BlogHer: Fund, Build and Sell Things

Conference: BlogHer 2005
Location: Santa Clara, CA – Techmart
Session: Fund, Build, Sell
Date: July 30, 2005
Time: 130PM PT

Moderators: Mary Hodder, Denise Howell, and Patricia Nakache

Mary: Started a company recently. Am getting angel funding. Blogging has helped me quite a bit; people have seen and read me for a while. Even if they don’t know me, seeing me talk about technology issues for years has helped me get funding. Tools I’m using include a 3 page summary document and a one page spreadsheet around the model; PowerPoints didn’t work for me. If you’re thinking about starting a company; do it. It’s scary, but even failure brings credibility. One thing I’ve found that works is asking the people who I’m pitching for advice; they’ll tell me if they want to participate (financially) or not. Think about how to divide up the introductions you get; some might be funders, others might be advisors — having advisors means leveraging their credibility.

Denise: Lawyer with the firm Reed Smith; one of the 20 biggest law firms in the country. I’m on this panel because lawyers can really help you move your business along, including connecting you to people who can fund your business. What we hope to do today is familiarize you with the conventional ways that funding happens… and then take that a step further, understand how blogging could help you.

Patricia: I’m with Trinity Ventures; we’re a classic fund with $1B in management. My focus is on business and consumer services, particularly leveraged by technology.

Audience (Canter): How about those who have taken venture funding and will never do it again?

Audience: What’s the difference between angels and venture?

Patricia: Angel funding is from individuals. Venture funding is from institutional investors. Venture funds are purely profit driven; we (and our investors) seek 5-10x returns on our investment.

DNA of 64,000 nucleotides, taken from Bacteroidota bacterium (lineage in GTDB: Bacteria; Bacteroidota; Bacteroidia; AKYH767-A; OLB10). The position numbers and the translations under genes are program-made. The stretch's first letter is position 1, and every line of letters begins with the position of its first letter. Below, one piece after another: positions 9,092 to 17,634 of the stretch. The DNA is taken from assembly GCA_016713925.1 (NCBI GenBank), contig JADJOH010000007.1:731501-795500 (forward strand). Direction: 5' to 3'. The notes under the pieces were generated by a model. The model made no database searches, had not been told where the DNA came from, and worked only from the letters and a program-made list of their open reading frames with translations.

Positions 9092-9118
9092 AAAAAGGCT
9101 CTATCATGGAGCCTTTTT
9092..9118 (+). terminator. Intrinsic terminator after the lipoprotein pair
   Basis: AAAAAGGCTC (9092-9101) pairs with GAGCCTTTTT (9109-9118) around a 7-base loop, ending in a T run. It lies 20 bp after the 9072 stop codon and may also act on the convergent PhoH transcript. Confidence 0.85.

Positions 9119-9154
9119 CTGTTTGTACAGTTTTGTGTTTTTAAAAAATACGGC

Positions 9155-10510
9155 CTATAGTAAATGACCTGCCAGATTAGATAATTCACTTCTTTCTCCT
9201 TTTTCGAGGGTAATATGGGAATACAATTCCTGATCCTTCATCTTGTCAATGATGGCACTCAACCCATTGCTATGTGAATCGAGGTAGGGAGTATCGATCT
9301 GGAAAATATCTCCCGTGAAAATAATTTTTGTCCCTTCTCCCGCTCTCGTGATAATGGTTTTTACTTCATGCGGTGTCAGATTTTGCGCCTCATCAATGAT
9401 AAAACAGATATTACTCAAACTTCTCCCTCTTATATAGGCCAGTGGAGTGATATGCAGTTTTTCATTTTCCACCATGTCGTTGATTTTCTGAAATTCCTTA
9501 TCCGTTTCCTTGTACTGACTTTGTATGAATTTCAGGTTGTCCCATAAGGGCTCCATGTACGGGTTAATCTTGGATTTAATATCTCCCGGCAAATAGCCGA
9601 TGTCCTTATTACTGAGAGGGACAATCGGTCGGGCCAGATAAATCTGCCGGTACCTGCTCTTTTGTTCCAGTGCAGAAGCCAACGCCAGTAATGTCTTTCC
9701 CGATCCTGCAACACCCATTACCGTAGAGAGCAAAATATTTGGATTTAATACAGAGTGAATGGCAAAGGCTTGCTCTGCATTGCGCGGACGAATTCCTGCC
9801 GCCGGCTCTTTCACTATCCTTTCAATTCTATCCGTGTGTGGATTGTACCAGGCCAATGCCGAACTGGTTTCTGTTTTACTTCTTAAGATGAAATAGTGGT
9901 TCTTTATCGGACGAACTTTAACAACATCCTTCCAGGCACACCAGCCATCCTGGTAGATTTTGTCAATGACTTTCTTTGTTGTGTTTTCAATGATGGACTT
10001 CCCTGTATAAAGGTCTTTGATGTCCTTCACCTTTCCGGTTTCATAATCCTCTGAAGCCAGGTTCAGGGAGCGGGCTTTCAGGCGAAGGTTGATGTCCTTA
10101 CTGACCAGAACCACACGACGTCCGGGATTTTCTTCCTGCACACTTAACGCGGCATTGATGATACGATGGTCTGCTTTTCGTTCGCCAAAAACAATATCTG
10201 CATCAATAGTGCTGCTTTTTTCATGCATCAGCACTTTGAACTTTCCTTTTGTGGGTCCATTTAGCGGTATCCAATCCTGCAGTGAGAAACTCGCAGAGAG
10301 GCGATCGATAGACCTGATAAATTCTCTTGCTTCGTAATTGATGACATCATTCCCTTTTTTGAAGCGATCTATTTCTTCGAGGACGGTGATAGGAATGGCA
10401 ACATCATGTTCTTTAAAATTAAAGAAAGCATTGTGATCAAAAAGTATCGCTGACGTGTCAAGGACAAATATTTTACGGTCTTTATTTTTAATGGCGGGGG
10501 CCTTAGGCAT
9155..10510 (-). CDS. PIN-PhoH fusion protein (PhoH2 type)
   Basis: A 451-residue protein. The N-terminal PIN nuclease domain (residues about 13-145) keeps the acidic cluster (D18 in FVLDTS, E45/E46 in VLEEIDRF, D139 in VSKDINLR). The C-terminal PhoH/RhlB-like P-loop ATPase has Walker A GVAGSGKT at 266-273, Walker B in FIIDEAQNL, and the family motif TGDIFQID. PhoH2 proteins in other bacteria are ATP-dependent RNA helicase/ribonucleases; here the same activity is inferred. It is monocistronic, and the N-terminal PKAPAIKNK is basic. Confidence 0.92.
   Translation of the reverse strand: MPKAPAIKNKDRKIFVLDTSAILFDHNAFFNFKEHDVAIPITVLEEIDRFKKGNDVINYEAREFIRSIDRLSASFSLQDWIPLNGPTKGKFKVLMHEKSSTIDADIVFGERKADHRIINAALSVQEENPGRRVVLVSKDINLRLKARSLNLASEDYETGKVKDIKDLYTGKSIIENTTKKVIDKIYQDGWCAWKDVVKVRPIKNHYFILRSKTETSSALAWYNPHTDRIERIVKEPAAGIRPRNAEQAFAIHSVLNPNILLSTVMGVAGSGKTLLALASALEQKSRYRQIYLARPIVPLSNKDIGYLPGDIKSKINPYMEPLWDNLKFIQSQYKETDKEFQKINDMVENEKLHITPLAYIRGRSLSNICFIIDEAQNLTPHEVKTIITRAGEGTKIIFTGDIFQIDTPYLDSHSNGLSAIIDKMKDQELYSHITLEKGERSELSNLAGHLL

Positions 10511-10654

Mary: On a practical level, the requirements for what you have to do… I mentioned 3-4 pages of documentation; that wouldn’t be enough for Patricia, but it’s right for Angels… The angel funders write me a check, informally, based on a conversation and my reputation. Venture is more formal.

Audience (Rafer): Might want to talk about amounts of money…

Mary: Right… I’m trying to raise $350K, and in small amounts. Patricia can talk to this, but if someone is going to give you an amount of money, in the millions, they have to do a significant amount of due diligence.

Patricia: It’s in part due diligence, but also about the ongoing engagement with the company. Most VC’s take board seats and pride themselves on actually helping the company; so you can only have so many investments. Angel is great for getting your business off the ground, usually a few hundred thousand. Venture is usually $2-10MM

Audience: Do angels get paid back?

Patricia: Angels get a percentage of the company like other investors; they’re just earlier in.

Audience: But you talk in rounds…

Patricia: A company could have multiple rounds of financing. What typically tends to happen is a new lead investor is sought to set the market price. Your existing investors usually participate in it. As the owner, you’re always giving up a piece of your company. So you want to be cash concious.

Audience: So does that mean if you have 3 rounds you’ve given up 30%?

Patricia: A typical series A round is $4-5MM dollars in trade for 30-50% of your company.

Audience (Canter): You should talk about 51%, and taking over the company and kicking out the founders…

Audience: I’ve had the same experience; so I’d never choose to take venture funding again.

Patricia: The only thing I can say is to check references of both the firm and the person who’s going to sit on the board. You need to know if it’s going to be a good relationship.

Denise: Your dollars go a lot further now than they used to. Mary’s an example of this.

Mary: The stuff that I’m building right now would take 5-10 times as much money a few years ago. You’re trying to create a certain amount of technology and build up a community; if you do that, you can prove an increase in valuation for the money you spent, which allows you to take more money (in subsequent rounds) for less of your company